Elizabeth L. Eisenstein, author of a mammoth study of printing’s cultural impact, The printing press as an agent of change, went so far as to argue that the act of mass-producing books changed in one grand sweep the scope and pace of intellectual progress by standardizing, diffusing, preserving, accumulating and historicizing thought.
Newspapers: A parallel analysis might be applied to the relation of the newspaper’s format to the shape of the world it portrayed. Unlike books, newspapers are engineered for speed. Published daily with fast-expiring information selected to appeal to the broadest possible audience, the newspaper embodies a more ephemeral reality. The newspaper’s tropes and traits — ledes, inverted pyramids, pull quotes, point and counterpoint, apparently neutral omniscience — signal that newspapers peddle a reality that is at once exciting, evanescent, comprehensible and rational.
The internet: Zooming out to 30,000 feet, Weinberger argues that our biggest technology for organizing and porting words, the Internet, is once again reshaping our assumptions about reality. The Internet allows near instantaneous publication, with little fore-thought and zero expense. The Internet permits easy citation of multiple sources. The result: the web catalyzes a shorter writing style, a greater reliance on third party sources and a celebration of subjectivity and partisanship. Write now, correct later; link now, read later; debate now, synthesize later; shout now, whisper later. Many of the links we click today lead to links about other links. Which leads us to…
Hyperlinks: Hyperlinks are another recently invented word-sorting technology with a novel function and powers. Serving both to organize and to credit, these small virtual rivets hold together our wide scaffolding of electronic words. To date, most links have pointed to specific web pages or a parent site. This affordance makes works embedded in the web far more digestible and shareable than the average book or library.
Sentences: But much remains to be links. Specifically sentences and paragraphs, arguably the essential building block for complex thinking.
Though we live in a citation-slinging, link-loving age, just a conceptual tier or two down from the hyperlinked site and the web page at the bedrock level of the sentence, there are still no easy handles, no obvious citation methods, no links. This is odd, because the sentence is the structural lingua franca of our age, copy/pasted incessantly from webpage to e-mail to blog post to Facebook to e-mail to web page to book. What libraries are to books, the Internet is to paragraphs. And yet we still possess no Dewey Decimal system for paragraphs.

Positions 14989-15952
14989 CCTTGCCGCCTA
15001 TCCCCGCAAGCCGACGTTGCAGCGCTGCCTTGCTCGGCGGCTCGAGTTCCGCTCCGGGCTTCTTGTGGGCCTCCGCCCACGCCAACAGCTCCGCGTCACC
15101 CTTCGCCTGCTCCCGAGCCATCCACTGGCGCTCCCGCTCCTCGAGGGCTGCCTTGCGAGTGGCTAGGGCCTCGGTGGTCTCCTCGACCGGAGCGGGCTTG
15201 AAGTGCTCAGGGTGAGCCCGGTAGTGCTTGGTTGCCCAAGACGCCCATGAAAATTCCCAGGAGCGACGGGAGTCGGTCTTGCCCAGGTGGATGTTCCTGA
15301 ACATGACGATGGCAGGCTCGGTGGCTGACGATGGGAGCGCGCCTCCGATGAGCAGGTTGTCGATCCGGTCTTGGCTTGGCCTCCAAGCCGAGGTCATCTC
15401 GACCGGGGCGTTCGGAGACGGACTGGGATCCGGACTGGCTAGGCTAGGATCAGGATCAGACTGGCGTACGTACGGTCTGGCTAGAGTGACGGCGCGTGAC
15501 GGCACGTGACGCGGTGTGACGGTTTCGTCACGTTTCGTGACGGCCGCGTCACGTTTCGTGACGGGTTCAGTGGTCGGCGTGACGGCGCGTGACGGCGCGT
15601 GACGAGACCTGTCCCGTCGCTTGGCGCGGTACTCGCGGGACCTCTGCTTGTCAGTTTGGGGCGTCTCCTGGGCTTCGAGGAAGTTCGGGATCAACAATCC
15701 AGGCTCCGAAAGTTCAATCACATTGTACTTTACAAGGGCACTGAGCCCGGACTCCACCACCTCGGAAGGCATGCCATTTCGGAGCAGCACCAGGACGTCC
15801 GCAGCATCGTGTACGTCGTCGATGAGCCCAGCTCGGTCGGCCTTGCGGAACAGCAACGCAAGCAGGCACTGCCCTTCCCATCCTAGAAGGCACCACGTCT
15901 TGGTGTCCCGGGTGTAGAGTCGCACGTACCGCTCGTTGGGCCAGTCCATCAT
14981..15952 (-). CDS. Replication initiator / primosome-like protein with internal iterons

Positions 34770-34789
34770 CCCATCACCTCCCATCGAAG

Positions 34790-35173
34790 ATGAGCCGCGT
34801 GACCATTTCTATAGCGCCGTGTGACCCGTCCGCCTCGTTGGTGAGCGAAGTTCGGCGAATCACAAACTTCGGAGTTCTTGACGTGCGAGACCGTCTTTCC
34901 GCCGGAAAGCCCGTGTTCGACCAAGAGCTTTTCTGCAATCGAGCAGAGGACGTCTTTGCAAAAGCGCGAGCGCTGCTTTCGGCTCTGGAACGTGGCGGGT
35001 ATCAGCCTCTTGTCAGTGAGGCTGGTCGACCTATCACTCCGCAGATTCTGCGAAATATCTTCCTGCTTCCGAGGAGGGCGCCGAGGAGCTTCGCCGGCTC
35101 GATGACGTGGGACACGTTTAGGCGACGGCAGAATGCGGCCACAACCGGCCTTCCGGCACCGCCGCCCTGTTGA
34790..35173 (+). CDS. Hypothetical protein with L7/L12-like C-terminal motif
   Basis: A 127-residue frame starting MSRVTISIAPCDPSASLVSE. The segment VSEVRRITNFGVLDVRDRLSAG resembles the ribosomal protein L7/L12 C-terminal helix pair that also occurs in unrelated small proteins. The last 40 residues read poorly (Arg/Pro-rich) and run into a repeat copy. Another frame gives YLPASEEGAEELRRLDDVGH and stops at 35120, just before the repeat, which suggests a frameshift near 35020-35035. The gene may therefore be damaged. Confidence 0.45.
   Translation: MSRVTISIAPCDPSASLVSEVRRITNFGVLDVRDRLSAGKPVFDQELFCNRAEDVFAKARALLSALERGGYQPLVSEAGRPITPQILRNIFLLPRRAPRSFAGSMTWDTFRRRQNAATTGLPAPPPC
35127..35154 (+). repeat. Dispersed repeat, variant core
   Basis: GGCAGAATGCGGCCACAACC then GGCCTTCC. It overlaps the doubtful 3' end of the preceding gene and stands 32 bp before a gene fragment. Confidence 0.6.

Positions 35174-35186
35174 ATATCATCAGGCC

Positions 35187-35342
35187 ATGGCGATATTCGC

As Eugene Eric Kim noted in 2001, the lack of sentence or paragraph level linkability “is a serious deficiency for the World Wide Web as a system for collaboration and knowledge management, one that the World Wide Web Consortium is addressing with XLink. However, until XML and XLink become widespread, the problem is not going to go away.” Eleven years later, Xlink is pixel-dust.
Besides Xlink, there have been numerous valliant efforts to create links to sentences or paragraphs over the years. The first well-known case, in the mid-nineties, was the concept of “purple numbers”, which were conceived as a tool that, among other things, facilitated links directly to paragraphs. Web publishing pioneer Dave Winer tweaked his own blogging software to add a small hashtag after each paragraph to indicate its linkability. Two years ago, the New York Times added the ability to hyperlink to specific paragraphs. And Daniel Bachhuber built Winerlinks as a WordPress extension that made paragraphs linkable.
Lots of hard work, but nothing has taken off yet, perhaps because user habits rather than technology seem to be the real barrier to success.
What might happen to the shape of our thoughts when people regularly link directly to a paragraph rather than a webpage?
The Pullquotes team aspires to create a tool for linking to paragraphs. But beyond building a technology, we hope to help catalyze a culture of micro-bookmarking. We hope that Pullquotes will help make arguments more specific, tweets more useful, blog posts more easily digested, references more contextually rooted. And, who knows, perhaps the shape of knowledge will shift yet again.
If nothing else, we’ll be able to link to the final sentence in Hemingway’s Farewell to Arms.